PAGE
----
Citizens Coalition of Change (CCC) leader Nelson Chamisa recently chided a candidate for Redcliff – Lloyd Mukapiko – for making offensive remarks about President Emmerson Mnangagwa, in what could be a departure from the usual hate-mongering and incendiary language in the run up to the August 23 elections.
According to a Midlands publication, Public Eye, Chamisa took the microphone from Mukapiko during a CCC rally in Kwekwe on August 8 – just as the lawmaker had started to insult the Zanu PF leader.
Rebuking Mukapiko, Chamisa urged all CCC supporters to be respectful of other political parties and desist from engaging in actions that could flare up clashes with other political formations.
He pointed out that political rallies must be used to enunciate policies and not as a platform to denigrate opponents.
“We are all children of God. We don’t insult others at rallies. We must correct the language because we have to be different,” Chamisa is quoted as saying by the publication.
“We don’t use such offensive language against President Emmerson Mnangagwa. We respectfully differ with him. Let us not abuse such platforms,” Chamisa added.
There are credible fears of outbreak of violence that could mar the elections.
Zimbabwe suffers from endemic violence and since Independence elections have been characterised by violence and bloodletting.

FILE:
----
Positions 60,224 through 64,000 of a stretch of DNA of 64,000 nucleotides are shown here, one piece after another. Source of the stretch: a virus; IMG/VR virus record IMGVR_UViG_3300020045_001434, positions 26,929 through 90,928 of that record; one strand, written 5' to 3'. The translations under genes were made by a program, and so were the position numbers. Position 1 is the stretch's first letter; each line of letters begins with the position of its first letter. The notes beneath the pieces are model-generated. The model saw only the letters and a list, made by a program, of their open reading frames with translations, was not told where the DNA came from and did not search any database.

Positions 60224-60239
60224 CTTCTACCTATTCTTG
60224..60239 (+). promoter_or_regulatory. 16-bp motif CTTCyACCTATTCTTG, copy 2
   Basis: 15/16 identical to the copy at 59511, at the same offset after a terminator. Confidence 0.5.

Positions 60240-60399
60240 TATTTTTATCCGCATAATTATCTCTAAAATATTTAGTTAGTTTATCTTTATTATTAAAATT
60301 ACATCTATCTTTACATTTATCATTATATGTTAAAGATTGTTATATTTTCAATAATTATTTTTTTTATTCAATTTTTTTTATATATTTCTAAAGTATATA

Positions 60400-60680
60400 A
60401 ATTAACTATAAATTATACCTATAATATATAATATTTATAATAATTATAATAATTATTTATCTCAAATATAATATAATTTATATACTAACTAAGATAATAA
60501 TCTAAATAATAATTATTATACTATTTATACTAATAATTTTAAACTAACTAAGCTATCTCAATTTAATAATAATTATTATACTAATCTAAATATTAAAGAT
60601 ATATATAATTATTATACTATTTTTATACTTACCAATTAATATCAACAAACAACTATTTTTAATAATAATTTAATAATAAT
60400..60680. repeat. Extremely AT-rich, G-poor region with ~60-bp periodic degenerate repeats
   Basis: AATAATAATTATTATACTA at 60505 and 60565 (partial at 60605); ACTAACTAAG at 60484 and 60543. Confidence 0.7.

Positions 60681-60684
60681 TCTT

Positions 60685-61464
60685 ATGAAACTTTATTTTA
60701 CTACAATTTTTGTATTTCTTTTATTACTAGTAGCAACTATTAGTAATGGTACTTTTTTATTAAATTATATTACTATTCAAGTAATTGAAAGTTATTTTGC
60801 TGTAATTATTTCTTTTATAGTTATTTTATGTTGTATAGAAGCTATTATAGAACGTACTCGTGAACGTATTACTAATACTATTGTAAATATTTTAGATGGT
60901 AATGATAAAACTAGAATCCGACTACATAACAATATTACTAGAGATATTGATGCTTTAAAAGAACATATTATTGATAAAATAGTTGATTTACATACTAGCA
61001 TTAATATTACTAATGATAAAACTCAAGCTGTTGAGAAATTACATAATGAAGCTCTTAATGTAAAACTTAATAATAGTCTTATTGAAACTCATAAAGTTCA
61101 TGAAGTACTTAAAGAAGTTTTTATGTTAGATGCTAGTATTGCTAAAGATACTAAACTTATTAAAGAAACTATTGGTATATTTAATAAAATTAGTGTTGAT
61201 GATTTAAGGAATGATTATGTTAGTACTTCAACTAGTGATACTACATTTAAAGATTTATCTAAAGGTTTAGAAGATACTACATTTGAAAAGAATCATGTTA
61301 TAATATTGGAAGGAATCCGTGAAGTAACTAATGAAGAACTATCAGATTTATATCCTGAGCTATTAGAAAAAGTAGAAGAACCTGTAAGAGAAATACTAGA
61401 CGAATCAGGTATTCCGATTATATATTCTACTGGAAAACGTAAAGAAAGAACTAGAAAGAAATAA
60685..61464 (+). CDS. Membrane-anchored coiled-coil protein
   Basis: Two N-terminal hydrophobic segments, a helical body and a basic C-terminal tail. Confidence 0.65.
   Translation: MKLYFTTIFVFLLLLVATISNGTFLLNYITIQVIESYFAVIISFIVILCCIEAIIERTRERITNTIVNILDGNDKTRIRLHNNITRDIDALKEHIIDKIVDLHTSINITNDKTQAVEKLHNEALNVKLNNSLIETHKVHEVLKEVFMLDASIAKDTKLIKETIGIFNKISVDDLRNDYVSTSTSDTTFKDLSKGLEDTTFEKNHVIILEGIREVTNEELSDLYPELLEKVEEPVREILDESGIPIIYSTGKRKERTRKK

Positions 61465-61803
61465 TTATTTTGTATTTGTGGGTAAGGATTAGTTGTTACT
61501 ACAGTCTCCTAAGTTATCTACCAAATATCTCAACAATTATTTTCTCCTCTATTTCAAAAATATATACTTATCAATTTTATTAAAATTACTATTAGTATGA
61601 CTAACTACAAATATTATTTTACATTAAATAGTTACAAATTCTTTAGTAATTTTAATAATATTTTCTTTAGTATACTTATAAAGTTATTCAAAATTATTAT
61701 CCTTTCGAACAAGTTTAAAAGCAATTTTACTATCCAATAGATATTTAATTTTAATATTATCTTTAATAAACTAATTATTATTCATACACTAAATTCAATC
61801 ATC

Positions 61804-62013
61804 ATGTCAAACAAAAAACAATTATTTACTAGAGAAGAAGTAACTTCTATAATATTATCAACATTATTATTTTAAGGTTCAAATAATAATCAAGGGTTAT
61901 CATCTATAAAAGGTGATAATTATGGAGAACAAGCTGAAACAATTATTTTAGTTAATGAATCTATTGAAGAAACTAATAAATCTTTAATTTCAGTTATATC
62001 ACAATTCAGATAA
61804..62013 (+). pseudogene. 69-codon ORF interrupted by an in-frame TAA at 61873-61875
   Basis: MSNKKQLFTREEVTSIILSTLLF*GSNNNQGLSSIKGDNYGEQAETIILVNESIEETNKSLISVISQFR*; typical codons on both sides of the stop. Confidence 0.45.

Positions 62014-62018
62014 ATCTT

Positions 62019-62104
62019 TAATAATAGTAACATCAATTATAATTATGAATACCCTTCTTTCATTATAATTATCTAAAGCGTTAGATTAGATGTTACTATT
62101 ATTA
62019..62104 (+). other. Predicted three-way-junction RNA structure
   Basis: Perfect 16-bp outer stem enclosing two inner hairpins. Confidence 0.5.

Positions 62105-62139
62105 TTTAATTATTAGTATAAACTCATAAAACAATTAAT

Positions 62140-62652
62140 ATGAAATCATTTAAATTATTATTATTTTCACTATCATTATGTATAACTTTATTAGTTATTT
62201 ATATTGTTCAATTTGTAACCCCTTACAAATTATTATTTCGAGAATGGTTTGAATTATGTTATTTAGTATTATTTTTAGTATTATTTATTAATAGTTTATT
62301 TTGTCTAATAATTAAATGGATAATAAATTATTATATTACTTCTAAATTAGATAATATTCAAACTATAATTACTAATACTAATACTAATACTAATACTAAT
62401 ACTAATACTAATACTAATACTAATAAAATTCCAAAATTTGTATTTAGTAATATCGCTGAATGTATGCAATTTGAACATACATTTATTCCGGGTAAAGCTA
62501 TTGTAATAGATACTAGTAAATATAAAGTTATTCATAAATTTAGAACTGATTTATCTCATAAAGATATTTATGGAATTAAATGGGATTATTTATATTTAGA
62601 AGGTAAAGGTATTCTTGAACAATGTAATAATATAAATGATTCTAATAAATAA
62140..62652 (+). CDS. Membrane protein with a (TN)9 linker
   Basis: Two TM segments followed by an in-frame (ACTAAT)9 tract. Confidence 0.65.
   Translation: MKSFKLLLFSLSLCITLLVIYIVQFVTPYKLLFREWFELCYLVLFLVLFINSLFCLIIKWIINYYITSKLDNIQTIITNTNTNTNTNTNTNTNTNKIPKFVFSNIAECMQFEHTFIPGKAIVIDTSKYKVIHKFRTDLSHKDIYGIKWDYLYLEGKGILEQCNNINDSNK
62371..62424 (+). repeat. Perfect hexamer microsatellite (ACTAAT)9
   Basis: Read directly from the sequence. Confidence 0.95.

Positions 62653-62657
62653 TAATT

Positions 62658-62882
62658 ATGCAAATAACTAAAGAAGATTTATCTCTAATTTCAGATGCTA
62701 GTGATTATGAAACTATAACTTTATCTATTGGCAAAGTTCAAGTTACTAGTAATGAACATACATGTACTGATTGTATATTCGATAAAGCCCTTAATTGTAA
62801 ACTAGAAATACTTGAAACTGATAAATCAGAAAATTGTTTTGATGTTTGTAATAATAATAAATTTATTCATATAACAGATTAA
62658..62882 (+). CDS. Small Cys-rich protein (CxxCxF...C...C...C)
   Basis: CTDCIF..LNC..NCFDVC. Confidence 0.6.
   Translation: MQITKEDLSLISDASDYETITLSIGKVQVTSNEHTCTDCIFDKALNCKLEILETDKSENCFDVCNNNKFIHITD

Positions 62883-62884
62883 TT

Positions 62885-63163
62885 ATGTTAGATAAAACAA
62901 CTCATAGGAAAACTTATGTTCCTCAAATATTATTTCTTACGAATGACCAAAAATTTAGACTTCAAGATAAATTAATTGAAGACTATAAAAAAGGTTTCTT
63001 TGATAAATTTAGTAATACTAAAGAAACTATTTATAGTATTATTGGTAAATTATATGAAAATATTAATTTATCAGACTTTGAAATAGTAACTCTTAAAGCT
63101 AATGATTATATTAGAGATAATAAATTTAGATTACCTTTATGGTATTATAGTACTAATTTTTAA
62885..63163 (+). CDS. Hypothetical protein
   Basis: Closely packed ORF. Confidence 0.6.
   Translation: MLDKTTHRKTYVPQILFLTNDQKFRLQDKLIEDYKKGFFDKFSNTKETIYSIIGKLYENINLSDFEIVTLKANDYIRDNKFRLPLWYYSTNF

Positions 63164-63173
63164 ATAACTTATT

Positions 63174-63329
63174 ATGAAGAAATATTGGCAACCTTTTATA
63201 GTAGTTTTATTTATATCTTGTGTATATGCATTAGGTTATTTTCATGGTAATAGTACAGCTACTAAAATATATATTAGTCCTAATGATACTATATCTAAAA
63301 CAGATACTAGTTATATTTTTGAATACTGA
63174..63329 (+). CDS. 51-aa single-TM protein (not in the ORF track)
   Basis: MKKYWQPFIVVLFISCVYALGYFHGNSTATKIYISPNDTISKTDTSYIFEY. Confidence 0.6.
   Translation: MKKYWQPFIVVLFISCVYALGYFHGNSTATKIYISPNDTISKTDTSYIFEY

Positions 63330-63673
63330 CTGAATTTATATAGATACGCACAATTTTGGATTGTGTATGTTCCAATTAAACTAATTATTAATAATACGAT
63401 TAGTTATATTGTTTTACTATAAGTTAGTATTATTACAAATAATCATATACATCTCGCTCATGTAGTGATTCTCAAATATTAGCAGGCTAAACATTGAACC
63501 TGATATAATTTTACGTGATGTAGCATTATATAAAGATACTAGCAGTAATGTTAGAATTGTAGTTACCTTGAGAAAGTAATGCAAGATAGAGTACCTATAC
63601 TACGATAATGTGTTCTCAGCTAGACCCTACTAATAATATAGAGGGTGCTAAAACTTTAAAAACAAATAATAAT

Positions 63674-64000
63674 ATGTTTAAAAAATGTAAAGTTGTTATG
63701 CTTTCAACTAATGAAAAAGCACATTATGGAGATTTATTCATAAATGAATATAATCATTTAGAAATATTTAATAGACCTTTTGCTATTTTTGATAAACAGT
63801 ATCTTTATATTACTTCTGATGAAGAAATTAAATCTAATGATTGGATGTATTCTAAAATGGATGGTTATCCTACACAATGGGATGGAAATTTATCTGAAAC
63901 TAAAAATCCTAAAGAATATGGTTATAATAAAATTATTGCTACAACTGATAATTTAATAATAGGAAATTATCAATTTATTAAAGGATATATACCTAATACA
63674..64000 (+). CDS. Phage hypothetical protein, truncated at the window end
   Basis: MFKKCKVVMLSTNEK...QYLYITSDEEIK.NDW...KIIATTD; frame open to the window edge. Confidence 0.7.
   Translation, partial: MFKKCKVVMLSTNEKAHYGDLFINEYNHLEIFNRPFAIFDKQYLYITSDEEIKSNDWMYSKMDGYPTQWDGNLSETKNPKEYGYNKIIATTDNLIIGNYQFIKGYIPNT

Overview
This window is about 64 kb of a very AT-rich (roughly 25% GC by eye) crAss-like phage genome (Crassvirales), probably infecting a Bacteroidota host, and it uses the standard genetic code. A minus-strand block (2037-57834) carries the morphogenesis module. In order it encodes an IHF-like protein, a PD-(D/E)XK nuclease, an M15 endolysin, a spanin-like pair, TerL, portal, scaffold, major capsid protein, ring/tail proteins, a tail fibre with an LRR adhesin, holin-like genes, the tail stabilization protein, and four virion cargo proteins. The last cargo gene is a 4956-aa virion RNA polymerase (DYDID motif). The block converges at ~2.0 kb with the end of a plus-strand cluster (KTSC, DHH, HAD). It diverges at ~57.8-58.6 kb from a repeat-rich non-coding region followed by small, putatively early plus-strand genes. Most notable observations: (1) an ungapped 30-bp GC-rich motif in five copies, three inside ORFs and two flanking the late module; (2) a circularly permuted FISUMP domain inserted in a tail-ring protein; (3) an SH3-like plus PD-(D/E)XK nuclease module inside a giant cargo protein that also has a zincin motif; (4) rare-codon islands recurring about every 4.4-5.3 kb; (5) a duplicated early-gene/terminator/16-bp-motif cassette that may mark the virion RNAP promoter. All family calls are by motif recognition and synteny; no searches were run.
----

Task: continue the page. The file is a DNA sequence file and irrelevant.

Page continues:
In the last edition in 2018, at least six people died following clashes between security forces and protestors who had reportedly sought to disrupt vote counting in Harare.
The incident was a blot on the election process that had won significant praise from observers.
Now, peace is being regarded as one of the currencies to ensure credibility of the election that could be key in gaining acceptance by the international community.
However, despite exhortations and warnings by President Mnangagwa, violent incidents have been recorded, often blamed on the ruling party.
During the rally in Kwekwe, CCC candidate for Kwekwe Central Judith Tobaiwa criticised the party’s political opponents for allegedly engaging in violence to instil fear within the community.
“I want to thank our Kwekwe Central CCC supporters for their bravery of attending the rally after our political opponents detonated mining explosives at the venue,” Tobaiwa said.
“Instead of using the mining explosives for mining activities, they have turned them on members of the community. We thank God for protecting the citizens,” Tobaiwa added.
Both the CCC and Zanu PF are seen as the major players during the harmonised elections, which will be held on August 23.
As the date of the polls approach, President Mnangagwa has called upon Zimbabweans to be peaceful during campaigns and to tolerate each other by not engaging in violent acts against other political parties.